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Leadership in Changing Times – Culture of Worthiness

Leadership in Changing Times – Culture of Worthiness

Today’s post is a continuation of the conversation we started a couple of weeks ago.

As the Leader of a not-for-profit organization, you have one of the most important jobs in America …because you are impacting lives and changing the world, one client, one issue at a time.

Yours is also one of the toughest jobs in America. You must be expert at managing a board of directors, major donors, government relations, complex funding streams and public image all in addition to carrying out your mission, often on a shoestring budget while competing for resources in an ever-changing funding environment. Success in this environment demands a highly skilled leader.

Over the past 35 years, I’ve had the opportunity to see a lot of different leadership approaches and while there is no “one size fits all”, I have come to believe that there are certain key characteristics that show up regularly when you look at the CEOs of the most successful organizations. These are personal characteristics that transcend time and circumstance; characteristics that are evident in the leaders of organizations which thrive in flush times, in lean times, and in changing times. Over the next several Blog posts, I’ll share those observations with you. This week’s observation is this:

4.   Great not-for-profit leaders have the highest degree of integrity. They unfailingly do what is right, as opposed to what is expedient. They have a strong belief in the mission of their organization which is reflected in every decision, every choice they make that affects their organization. They are the champions, the “Keepers of the Vision” and are dedicated to the worthiness of their work. They embrace this Culture of Worthiness and indoctrinate every team member, every stakeholder, every volunteer and every service provider in this way of thinking. They understand that their organizations are the glue holding our communities together. Collectively, they insure that our most vulnerable citizens are cared for, protected, given hope and opportunity. Their organizations are protecting our natural resources, building health-care facilities, and preparing children for bright futures. They make places for the homeless and meals for the hungry; they make it possible for the recovering addict to have a future. Worthy not-for-profits make our neighborhoods better places to raise families, and they create environments that allow artists to thrive…they make a difference.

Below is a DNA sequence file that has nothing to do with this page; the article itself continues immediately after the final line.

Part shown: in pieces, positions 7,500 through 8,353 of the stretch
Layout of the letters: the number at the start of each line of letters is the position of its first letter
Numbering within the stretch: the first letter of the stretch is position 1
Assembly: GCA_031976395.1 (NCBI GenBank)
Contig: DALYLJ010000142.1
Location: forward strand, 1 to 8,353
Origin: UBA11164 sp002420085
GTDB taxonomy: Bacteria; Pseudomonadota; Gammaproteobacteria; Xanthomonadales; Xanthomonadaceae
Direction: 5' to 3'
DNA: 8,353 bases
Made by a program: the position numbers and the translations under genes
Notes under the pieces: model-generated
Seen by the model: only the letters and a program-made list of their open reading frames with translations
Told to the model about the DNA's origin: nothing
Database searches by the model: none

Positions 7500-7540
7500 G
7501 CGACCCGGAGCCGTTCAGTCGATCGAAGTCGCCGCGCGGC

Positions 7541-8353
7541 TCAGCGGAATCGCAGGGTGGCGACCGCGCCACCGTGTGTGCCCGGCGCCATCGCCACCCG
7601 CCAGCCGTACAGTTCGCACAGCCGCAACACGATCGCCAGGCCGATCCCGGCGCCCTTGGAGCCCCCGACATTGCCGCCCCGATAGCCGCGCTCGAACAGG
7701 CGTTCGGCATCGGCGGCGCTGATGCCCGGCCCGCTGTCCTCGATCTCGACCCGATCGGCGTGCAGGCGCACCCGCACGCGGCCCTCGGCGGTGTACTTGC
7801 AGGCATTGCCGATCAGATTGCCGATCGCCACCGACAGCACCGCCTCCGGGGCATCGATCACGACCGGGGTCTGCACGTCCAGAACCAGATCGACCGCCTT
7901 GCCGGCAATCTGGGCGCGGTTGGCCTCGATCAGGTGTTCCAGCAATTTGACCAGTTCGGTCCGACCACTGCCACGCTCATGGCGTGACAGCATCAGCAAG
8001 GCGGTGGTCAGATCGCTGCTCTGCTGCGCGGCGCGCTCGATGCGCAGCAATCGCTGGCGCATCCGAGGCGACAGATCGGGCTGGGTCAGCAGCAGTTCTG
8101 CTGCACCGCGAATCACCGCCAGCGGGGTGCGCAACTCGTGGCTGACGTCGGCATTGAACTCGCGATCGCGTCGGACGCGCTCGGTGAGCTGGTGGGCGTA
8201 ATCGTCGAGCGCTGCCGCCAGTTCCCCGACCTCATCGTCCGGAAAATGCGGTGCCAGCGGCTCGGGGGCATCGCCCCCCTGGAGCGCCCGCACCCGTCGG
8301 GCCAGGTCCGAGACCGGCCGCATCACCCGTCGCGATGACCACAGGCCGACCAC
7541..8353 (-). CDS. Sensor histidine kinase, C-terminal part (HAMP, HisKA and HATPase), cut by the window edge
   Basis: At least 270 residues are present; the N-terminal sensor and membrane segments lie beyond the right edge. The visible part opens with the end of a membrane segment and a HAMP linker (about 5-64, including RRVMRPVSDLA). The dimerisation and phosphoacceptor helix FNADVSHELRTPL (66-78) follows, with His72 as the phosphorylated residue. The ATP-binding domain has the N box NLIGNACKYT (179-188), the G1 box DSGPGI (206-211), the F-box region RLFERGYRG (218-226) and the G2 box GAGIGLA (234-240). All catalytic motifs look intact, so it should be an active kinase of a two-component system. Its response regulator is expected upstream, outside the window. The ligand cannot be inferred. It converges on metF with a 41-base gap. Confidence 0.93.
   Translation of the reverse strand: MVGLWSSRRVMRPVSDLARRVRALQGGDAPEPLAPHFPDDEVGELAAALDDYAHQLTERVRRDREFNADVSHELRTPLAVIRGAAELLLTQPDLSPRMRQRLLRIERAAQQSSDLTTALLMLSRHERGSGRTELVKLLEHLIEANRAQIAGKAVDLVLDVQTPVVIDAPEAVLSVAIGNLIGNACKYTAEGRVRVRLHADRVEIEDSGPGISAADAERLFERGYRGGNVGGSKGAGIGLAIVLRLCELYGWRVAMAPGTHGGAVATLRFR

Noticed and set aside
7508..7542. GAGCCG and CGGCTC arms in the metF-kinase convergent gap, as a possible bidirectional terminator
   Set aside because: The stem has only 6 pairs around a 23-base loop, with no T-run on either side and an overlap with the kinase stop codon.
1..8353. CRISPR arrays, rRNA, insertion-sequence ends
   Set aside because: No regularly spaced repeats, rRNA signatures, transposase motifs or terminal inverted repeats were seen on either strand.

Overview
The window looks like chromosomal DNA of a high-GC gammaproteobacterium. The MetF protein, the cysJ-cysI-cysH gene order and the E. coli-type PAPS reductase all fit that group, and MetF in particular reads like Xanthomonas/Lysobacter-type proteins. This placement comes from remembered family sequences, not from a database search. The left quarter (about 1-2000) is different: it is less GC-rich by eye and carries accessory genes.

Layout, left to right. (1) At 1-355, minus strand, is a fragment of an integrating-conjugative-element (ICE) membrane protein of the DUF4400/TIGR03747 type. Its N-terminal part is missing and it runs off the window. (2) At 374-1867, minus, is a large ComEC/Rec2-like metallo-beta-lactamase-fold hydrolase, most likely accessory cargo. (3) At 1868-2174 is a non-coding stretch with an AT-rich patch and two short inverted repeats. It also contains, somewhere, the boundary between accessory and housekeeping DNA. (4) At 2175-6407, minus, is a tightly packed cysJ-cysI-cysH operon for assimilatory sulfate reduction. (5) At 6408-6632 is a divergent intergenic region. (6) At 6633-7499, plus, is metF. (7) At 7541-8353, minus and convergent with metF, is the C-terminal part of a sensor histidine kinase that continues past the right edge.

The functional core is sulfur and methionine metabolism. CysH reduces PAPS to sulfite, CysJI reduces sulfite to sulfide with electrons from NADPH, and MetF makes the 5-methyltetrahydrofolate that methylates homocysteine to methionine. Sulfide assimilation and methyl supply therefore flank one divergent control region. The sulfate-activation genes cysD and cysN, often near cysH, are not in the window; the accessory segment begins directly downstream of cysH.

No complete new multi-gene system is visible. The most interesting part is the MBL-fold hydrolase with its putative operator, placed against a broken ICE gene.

Too often we hear the use of phrases such as “it’s just a not-for-profit” or, “They’re only volunteers.” Instead of demanding more… an average leader may expect less; a weak leader may even latch on to lower expectations to excuse shortfalls. But great leaders reject the notion that a not-for-profit should settle for less. They know the importance – the worthiness – of their missions. They reject the notion that a not-for-profit should be satisfied with whatever handouts are leftover when everyone else is satiated. A great leader will respectfully decline broken crayons, used notebooks, and donations of three legged pool tables and instead will graciously help the donor realize a desire to help the clients they serve feel worthy of something better. A great leader will inspire everyone – Board, staff, volunteers and donors – to see their work as an investment in the future. He will invite others to join him in this investment and he will help them build a legacy.
Great not-for-profit leaders know their organizations are making a difference; they know they are changing lives… and saving lives. What can be more worthy than this?

To thrive in an ever-changing environment, our organizations need great leaders. We need leaders who are great team builders, who are focused on results, who never stop learning, and who embrace a culture of worthiness. What are you doing to develop your leadership skills? What are you doing to develop leaders throughout your organization?

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